Let’s dream a little dream, shall we?
Four days into what will likely be a long period of self-quarantine, I know I can certainly use something fun to think about.
Even though the prospect of seeing the Stanley Cup lifted this summer seems to grow dimmer with each passing day, the timeline spelled out in Monday’s memo to NHL players does appear to leave room for what is believed to be the preferred re-entry point from the ongoing COVID-19 crisis:
A 24-team, play-in style playoff format designed to maximize revenues — hello Montreal and Chicago! — while including every hopeful from a regular season that will almost certainly be halted at 85-per-cent completion.
It would be a touch gimmicky, yes, but not completely without precedent across NHL history (more on that later). It would ensure that every team with a .500-point percentage or better gets in. And in theory, at least, it would create the kind of gauntlet you want any champion to survive before getting its name etched into the rounded silver edges of the Cup.
How likely it is to happen is impossible to say.
This is still very much pie-in-the-sky with those at the highest levels of the league focused almost exclusively on navigating the events of the minute and hour during this ever-expanding coronavirus outbreak. The NHL still doesn’t know exactly what kind of window it will get to stage a playoff tournament — or if it will be left with one at all — and must keep its options open as a result.
“We are looking at every contingency and what’s doable, so, yes, everything for consideration is on the table. It doesn’t mean that any of those are going to happen,” commissioner Gary Bettman cautioned Friday during an appearance on Hockey Central.
Just for fun, let’s try our hand at one possibility.
Rumours about a potential 24-team tournament have started spreading on social media because multiple NHL front offices believe that’s the preferred direction under these special circumstances. According to sources, that format would see eight teams get a bye — Boston, Tampa, Washington and Philadelphia in the East, and St. Louis, Colorado, Vegas and Edmonton in the West — while the next 16 participate in a best-of-three play-in.
Those initial games could be held across four days in a fashion similar to how the NHL began the 1978 Stanley Cup Playoffs and set the matchups for Round 1.
The concept isn’t without seeding challenges. Teams had played an uneven number of games when the regular season was paused last week, so points percentage would have to be used. And there’s also a belief among clubs that there would need to be a nod to the divisions rather than just a straight conference ranking.
That would see Toronto bumped to a higher seed as the team with the third-best points percentage in the Atlantic Division, and Edmonton and Vancouver seeded higher due to their standing in the Pacific.
The seedings could end up looking something like this as a result:
1. Boston (.714)
2. Tampa (.657)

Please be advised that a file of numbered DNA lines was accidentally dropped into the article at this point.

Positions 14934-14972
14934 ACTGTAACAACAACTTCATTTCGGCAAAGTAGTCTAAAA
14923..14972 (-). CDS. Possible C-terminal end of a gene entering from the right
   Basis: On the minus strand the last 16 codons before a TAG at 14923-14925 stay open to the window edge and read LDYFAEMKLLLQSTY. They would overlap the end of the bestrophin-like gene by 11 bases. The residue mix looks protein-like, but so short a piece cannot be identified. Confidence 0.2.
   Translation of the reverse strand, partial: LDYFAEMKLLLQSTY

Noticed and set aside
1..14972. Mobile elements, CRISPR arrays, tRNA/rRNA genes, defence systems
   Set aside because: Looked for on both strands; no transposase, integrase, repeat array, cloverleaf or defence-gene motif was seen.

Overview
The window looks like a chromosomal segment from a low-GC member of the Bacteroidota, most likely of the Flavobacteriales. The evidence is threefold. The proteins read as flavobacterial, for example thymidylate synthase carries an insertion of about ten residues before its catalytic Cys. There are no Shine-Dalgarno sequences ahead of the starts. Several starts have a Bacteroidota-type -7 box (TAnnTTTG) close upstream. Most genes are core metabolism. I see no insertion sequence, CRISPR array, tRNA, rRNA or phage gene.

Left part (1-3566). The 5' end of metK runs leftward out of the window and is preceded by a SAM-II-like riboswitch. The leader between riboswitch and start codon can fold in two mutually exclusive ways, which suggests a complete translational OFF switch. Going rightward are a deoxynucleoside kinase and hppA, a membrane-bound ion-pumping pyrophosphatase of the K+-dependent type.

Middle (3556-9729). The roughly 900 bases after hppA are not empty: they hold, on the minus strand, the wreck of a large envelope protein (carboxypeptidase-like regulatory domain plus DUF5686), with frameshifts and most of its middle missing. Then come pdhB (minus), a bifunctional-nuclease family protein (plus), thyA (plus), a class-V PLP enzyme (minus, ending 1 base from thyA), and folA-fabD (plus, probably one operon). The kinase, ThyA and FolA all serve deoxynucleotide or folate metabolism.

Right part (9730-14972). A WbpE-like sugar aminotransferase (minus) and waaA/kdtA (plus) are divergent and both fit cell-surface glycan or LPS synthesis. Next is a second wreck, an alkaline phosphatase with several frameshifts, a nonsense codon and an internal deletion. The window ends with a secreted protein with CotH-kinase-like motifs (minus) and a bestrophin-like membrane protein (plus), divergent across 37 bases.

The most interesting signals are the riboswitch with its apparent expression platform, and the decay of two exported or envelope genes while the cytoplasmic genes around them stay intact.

3. Washington (.652)
4. Philadelphia (.645)
5. Pittsburgh (.623)
6. Toronto (.579, 3rd Atlantic)
7. Carolina (.596)
8. N.Y. Islanders (.588)
9. Columbus (.579)
10. Florida (.565)
11. N.Y. Rangers (.564)
12. Montreal (.500)
1. St. Louis (.662)
2. Colorado (.657)
3. Vegas (.606)
4. Edmonton (.585, 2nd Pacific)
5. Dallas (.594)
6. Vancouver (.565, 3rd Pacific)
7. Nashville (.565)
8. Calgary (.564)
9. Winnipeg (.563)
10. Minnesota (.558)
11. Arizona (.529)
12. Chicago (.514)
Using these assumptions, the play-in series would look like this:
Pittsburgh vs. Montreal
Toronto vs. N.Y. Rangers
Carolina vs. Florida
N.Y. Islanders vs. Columbus
Dallas vs. Chicago
Vancouver vs. Arizona
Nashville vs. Minnesota
Calgary vs. Winnipeg
Now, from a competitive standpoint there’s an argument to be made for a 22-team tournament that would see Pittsburgh and Dallas each get a bye and then have 6 vs. 11, 7 vs. 10 and 8 vs. 9 in the play-in round.
But that would drop Montreal and Chicago from the picture, and given the size of those markets that’s not likely to be viewed as kindly as the 24-team setup. If the NHL manages to get up and running again, everyone will be keen to recoup as much lost revenue as possible — a challenge made tougher by the fact they’re likely to have empty buildings to start the playoffs, if not the whole way through.
Among the other playoff ideas floating around are a March Madness-style bracket tournament that includes every team. The league has also let it be known that it’s open to suggestions from team executives.
“I don’t want to speculate as to which direction we’re going in,” Bettman said on Hockey Central last Friday. “We are analyzing every conceivable option that is available to us and that’s not something that’s static. In other words, what’s an option today, there may be different options — fewer options, more options, who knows? — next week.
“My hope and expectation is that we can finish the season in some form, award the Stanley Cup and then be able to move on feeling that we accomplished that goal of finishing the season for our fans.”
In these strange times, I hope the commissioner will forgive a little bit of harmless speculation.
It certainly beats the other stuff we’ve been talking about.